∴$\frac{{E}_{th}}{({R}_{th}+{R}_{L})}=\frac{{E}_{th}}{2{R}_{th}}\phantom{\rule{0ex}{0ex}}{P}_{L}={{I}_{L}}^{2}{R}_{L}={\left(\frac{{E}_{th}}{2{R}_{th}}\right)}^{2}{R}_{L}=\frac{{{E}_{th}}^{2}}{4{{R}_{th}}^{2}}{R}_{th}=\frac{{{E}_{th}}^{2}}{4{R}_{th}}={P}_{max}$

### Example question

In the given network, find the value of load resistor R_{L} such that the maximum possible power will be transferred to R_{L}. Using the maximum power transfer theorem, find also the value of the maximum power and the power supplied by the source under these conditions.

Looking at figure a, we need to remove the R_{L} and find the Thevenin equivalent source for the circuit to the left of terminals A and B.

In figure b, V_{th} is equal to the drop across the vertical resistor 3Ω because current will not flow through the 02Ω and 1Ω resistors. Drop across each 3Ω resistor is given by,

${V}_{th}=\frac{15}{2}=7.5V$ , also known as the Thevenin voltage.

If we short circuit the 15V supply, then Thevenin resistance is given by,

${R}_{th}=2+1+\left(3\right|\left|3\right)=4.5\Omega $

According to the maximum power transfer theorem, maximum power will take place when R_{L}=R_{th}=4.5Ω

Maximum power drawn by R_{L }is

$\frac{2{V}_{th}}{4}\times {R}_{L}=\frac{7.52}{4}\times 4.5=3.125W$

Same amount of power is also developed in R_{th}, hence,

$powersuppliedbysource=3.125\times 2=6.25W$

## Context and Applications

The concept of maximum power transfer theorem is a fundamental of electrical network analysis and its knowledge is crucial in various diploma, undergraduate, and graduate degrees like:

- Bachelors of Technology (Electrical Engineering)
- Masters of Technology (Telecommunication Engineering)
- Bachelors of Science (Physics)

## Practice Problems

**Q1.** To what does the application of Thevenin's theorem in circuit analysis lead?

- An ideal current source
- An ideal voltage source
- A voltage source with impedance in series
- A voltage source with impedance in parallel

**Answer:** c

**Explanation:** To find Thevenin equivalent in a circuit, we need to open the circuit, load terminals keeping the voltage source and impedance/resistance in series.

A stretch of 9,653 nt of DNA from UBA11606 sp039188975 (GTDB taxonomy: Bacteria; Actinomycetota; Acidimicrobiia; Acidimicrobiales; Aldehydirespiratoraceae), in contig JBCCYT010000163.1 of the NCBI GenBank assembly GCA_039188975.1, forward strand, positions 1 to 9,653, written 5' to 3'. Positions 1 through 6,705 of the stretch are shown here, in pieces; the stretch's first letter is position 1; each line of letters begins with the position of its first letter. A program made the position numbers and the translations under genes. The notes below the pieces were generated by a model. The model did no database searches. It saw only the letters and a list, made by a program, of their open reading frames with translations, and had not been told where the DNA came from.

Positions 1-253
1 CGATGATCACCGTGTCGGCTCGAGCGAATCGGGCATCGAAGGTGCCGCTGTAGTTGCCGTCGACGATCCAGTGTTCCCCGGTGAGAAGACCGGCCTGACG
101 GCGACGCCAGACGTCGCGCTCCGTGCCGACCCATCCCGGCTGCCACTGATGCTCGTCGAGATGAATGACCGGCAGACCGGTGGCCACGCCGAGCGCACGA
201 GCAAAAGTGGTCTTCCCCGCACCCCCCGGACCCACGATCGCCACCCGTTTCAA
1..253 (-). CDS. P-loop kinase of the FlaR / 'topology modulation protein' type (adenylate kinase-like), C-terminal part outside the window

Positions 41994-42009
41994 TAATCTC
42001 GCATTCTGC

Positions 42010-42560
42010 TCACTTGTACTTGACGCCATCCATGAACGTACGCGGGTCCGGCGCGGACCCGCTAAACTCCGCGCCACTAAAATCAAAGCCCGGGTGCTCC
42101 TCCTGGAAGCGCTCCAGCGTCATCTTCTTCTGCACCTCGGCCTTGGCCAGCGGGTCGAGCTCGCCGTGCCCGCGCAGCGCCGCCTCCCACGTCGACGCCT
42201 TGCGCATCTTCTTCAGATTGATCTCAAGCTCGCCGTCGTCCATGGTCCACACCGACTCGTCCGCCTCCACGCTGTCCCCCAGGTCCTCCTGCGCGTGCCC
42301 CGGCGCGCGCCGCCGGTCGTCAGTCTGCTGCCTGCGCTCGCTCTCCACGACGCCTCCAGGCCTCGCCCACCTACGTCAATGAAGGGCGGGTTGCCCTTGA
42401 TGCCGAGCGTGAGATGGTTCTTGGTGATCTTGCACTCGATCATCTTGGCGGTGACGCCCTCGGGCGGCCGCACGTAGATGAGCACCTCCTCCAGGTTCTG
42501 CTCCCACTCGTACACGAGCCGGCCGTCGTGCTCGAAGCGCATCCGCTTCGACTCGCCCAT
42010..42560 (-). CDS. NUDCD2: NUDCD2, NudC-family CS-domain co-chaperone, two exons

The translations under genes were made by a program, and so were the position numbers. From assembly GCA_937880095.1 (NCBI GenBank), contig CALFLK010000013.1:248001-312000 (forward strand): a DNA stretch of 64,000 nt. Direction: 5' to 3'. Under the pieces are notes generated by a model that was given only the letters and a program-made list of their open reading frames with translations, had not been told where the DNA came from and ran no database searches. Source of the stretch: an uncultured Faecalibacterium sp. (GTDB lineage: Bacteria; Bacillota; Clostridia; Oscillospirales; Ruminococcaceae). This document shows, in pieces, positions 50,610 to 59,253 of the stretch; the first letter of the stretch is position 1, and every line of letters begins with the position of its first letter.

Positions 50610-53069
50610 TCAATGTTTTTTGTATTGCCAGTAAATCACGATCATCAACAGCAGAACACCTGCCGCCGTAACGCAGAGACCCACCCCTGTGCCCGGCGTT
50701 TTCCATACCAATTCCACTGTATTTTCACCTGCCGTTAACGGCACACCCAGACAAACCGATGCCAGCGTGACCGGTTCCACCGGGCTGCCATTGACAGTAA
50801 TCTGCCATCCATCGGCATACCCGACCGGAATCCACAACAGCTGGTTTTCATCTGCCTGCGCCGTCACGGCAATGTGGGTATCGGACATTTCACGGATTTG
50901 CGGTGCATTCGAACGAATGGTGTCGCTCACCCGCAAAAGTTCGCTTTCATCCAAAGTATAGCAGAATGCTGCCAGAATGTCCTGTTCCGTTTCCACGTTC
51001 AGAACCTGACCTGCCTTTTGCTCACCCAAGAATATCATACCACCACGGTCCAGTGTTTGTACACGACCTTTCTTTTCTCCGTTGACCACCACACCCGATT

**Q2. ** What should be the value of load resistance R_{L, }if the Thevenin resistance is R_{th}, then to achieve maximum power?

- 0
- 1
- R
_{th} - ∝

**Answer:** c

**Explanation:** According to the maximum power transfer theorem, maximum power dissipation happens when the Thevenin resistance R_{th} is equal to load resistance R_{L}.

**Q3.** What is the maximum efficiency at maximum power transfer in an electrical system?

- 30%
- 50%
- 70%
- 100%

**Answer:** b

**Explanation:** Maximum power transfer to load resistance happens at 50% efficiency.

**Q4. ** What is required to find out what value of load resistance leads to maximum power dissipation?

- Open-circuit the load resistance terminals and find out the internal resistance of the circuit.
- Short-circuit the load resistance terminals and find out the internal resistance of the circuit.
- Find the sum of load resistance and internal resistance of the other elements.
- Find the sum of current going in and out of the load resistance.

**Answer:** a

**Explanation:** To find the load resistance value for maximum power dissipation, we need to open-circuit the terminals across load resistance and then find the internal resistance of the circuit.

**Q5.** How does reactance differ from impedance?

- Reactance is the sum of impedance and resistance.
- Impedance is from inductors and reactance is from capacitors.
- Reactance is the sum of resistance and impedance.
- Impedance is the sum of reactance and resistance.

**Answer:** d

**Explanation:** Reactance is the sum of the combined resistive effect of the inductor and capacitor in an AC circuit. Impedance is the sum of resistance and reactance. DC circuit does not have reactance, they only have resistance. The maximum power transfer theorem applies to both the AC circuit and DC circuit.

## Related Concepts

- Thevenin's theorem
- Superposition theorem
- Voltage and current sources
- AC Network analysis

### Want more help with your electrical engineering homework?

*Response times may vary by subject and question complexity. Median response time is 34 minutes for paid subscribers and may be longer for promotional offers.

### Search. Solve. Succeed!

Study smarter access to millions of step-by step textbook solutions, our Q&A library, and AI powered Math Solver. Plus, you get 30 questions to ask an expert each month.

### Electric Circuits and Networks

### Circuit laws and method of analysis

### Maximum power transfer theorem

## Maximum power transfer theorem Homework Questions from Fellow Students

Browse our recently answered Maximum power transfer theorem homework questions.